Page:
Banks don't commit crimes. It's the bankers that run them who break the laws and take home big pay checks in the process. Yet, with the exception of a few scapegoats to appease the public, their crimes go unpunished as if they are immune from prosecution for some magical reason that has never been explained.
Rob a bank, you go to jail in a heartbeat, but let the bank rob it's customers; oh well.
Credit Suisse is close to reaching an agreement to plead guilty and pay about $2.5 billion to the U.S. Justice Department and regulators to resolve investigations into whether it helped Americans evade taxes, three people familiar with the matter said.
The Zurich-based bank would pay about $1.7 billion to the Justice Department, at least $600 million to the New York Department of Financial Services and $100 million to the Federal Reserve, said two of the people, who asked not to be identified because the matter isn’t public. The proposed accord could be announced as early as next week, the people said.
“That seems higher than what everybody was anticipating,” said William Sharp, an American tax lawyer who splits his time between Switzerland and the U.S. “It’s mutually beneficial for both the bank and the U.S. government to put this dispute behind them. It’s been dragging on for many years, and frankly could drag on for several more years.” The parent company would plead guilty in federal court in Alexandria, Virginia, one of the people said. A guilty plea by Credit Suisse’s parent company would be the first by a major global bank in the U.S. in more than two decades.
The tax dodgers the bank aided and abetted are not even mentioned.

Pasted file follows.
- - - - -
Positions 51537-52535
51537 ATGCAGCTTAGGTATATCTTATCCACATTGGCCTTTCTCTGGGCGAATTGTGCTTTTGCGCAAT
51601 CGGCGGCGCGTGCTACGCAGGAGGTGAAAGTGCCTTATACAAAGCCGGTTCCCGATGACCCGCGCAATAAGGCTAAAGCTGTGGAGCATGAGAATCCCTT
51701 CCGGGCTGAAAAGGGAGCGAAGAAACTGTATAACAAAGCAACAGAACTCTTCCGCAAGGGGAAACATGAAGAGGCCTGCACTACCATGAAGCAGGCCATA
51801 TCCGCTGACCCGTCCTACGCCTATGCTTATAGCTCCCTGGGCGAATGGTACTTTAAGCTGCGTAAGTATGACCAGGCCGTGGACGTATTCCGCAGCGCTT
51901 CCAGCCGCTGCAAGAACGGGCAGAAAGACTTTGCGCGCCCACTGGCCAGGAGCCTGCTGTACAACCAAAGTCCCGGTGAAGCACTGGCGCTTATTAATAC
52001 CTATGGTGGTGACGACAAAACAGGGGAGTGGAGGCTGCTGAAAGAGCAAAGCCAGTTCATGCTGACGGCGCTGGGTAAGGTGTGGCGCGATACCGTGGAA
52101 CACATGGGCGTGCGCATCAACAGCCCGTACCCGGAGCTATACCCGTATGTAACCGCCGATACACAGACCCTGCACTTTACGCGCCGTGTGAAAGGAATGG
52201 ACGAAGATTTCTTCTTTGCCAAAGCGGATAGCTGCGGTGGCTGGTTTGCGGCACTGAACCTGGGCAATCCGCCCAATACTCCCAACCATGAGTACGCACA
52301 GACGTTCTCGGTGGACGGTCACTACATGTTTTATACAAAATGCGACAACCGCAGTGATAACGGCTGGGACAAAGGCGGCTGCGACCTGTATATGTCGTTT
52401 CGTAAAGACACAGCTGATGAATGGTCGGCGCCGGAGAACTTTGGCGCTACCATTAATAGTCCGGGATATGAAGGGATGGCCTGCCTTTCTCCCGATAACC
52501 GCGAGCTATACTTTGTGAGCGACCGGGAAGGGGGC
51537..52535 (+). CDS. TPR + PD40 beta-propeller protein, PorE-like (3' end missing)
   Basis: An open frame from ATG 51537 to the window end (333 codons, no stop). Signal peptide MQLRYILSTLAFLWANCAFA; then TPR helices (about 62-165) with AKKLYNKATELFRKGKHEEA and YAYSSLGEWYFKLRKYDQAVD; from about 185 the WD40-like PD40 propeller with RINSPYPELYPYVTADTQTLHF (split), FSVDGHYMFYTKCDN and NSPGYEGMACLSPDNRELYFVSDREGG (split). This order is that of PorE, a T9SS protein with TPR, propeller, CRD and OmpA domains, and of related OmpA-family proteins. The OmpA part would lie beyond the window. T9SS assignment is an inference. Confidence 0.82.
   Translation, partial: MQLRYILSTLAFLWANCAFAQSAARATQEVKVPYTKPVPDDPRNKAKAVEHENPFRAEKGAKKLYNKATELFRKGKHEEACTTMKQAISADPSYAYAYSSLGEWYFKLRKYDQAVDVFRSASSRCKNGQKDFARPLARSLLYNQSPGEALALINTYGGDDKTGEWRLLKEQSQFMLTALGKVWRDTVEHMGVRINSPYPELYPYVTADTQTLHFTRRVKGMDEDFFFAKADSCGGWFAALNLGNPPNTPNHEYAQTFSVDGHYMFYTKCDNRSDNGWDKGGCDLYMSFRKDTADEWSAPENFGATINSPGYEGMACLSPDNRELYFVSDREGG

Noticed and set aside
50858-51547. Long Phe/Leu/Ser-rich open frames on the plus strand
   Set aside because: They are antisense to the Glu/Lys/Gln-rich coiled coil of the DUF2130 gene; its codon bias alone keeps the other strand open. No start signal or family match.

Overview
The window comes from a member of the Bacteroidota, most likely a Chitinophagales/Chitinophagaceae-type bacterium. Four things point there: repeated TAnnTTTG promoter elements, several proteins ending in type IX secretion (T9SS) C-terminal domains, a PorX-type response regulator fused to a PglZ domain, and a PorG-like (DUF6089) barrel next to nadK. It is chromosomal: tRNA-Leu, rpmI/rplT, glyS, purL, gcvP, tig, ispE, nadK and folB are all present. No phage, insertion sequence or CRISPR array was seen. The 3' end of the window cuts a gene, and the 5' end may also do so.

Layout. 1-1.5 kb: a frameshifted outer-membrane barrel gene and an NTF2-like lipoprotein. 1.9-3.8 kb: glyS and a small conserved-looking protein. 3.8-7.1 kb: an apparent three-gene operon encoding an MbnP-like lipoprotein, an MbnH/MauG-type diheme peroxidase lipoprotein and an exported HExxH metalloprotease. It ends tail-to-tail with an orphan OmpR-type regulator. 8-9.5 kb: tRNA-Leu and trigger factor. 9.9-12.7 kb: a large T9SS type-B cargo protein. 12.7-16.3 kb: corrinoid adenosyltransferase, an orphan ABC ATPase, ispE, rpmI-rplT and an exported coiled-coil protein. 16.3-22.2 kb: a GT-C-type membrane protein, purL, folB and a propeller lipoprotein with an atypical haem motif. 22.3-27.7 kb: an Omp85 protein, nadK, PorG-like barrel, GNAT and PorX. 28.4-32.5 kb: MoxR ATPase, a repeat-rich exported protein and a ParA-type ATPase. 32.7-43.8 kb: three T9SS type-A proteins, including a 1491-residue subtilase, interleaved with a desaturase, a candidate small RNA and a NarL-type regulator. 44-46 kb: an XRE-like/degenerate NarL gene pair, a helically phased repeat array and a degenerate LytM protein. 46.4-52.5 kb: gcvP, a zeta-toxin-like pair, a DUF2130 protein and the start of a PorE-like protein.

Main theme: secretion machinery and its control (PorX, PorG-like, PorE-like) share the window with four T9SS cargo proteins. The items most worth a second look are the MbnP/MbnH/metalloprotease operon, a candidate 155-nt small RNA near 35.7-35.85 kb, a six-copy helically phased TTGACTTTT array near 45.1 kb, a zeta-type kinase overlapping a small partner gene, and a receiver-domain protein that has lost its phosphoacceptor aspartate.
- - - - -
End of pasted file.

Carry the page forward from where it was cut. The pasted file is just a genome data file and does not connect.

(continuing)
Switzerland’s second largest bank would admit to a statement of facts still being negotiated, and the firm wouldn't have to disclose the names of U.S. account holders, the person said.
The U.S. legal assault seeks to chip away at the promotion of tax evasion through bank secrecy in Switzerland, the world’s largest cross-border financial center with $2.2 trillion in assets.
Chief Executive Officer Brady Dougan apologized in testimony to the Senate panel, saying a small group of Swiss-based bankers appear to have broken U.S. laws.
“This was a very small business from our point of view, less than 1 percent of the global profitability of the global bank,” Dougan said at the hearing.
The report detailed the bank’s wooing of wealthy Americans with invitations to the annual Swiss Ball in New York and golf tournaments in Florida and the Bahamas. A branch office at the Zurich airport with the code name “SIOA5” offered banking services to clients passing through on skiing holidays.
Credit Suisse helped clients open accounts under false names and delivered account statements discreetly. One client was given an account statement hidden in a Sports Illustrated magazine. Another client said he was transported to a meeting in an elevator with no buttons that was remotely controlled. He signed orders to destroy account statements afterwards.
Is this a country that is governed under the rule of law or the law breakers?
In February, a Senate subcommittee issued a report and held a hearing that blasted the bank for helping Americans dodge taxes and the Justice Department for not aggressively pursuing the names of account holders through subpoenas and other enforcement tools.
Credit Suisse Close to Guilty Plea, $2.5 Billion Accord With U.S.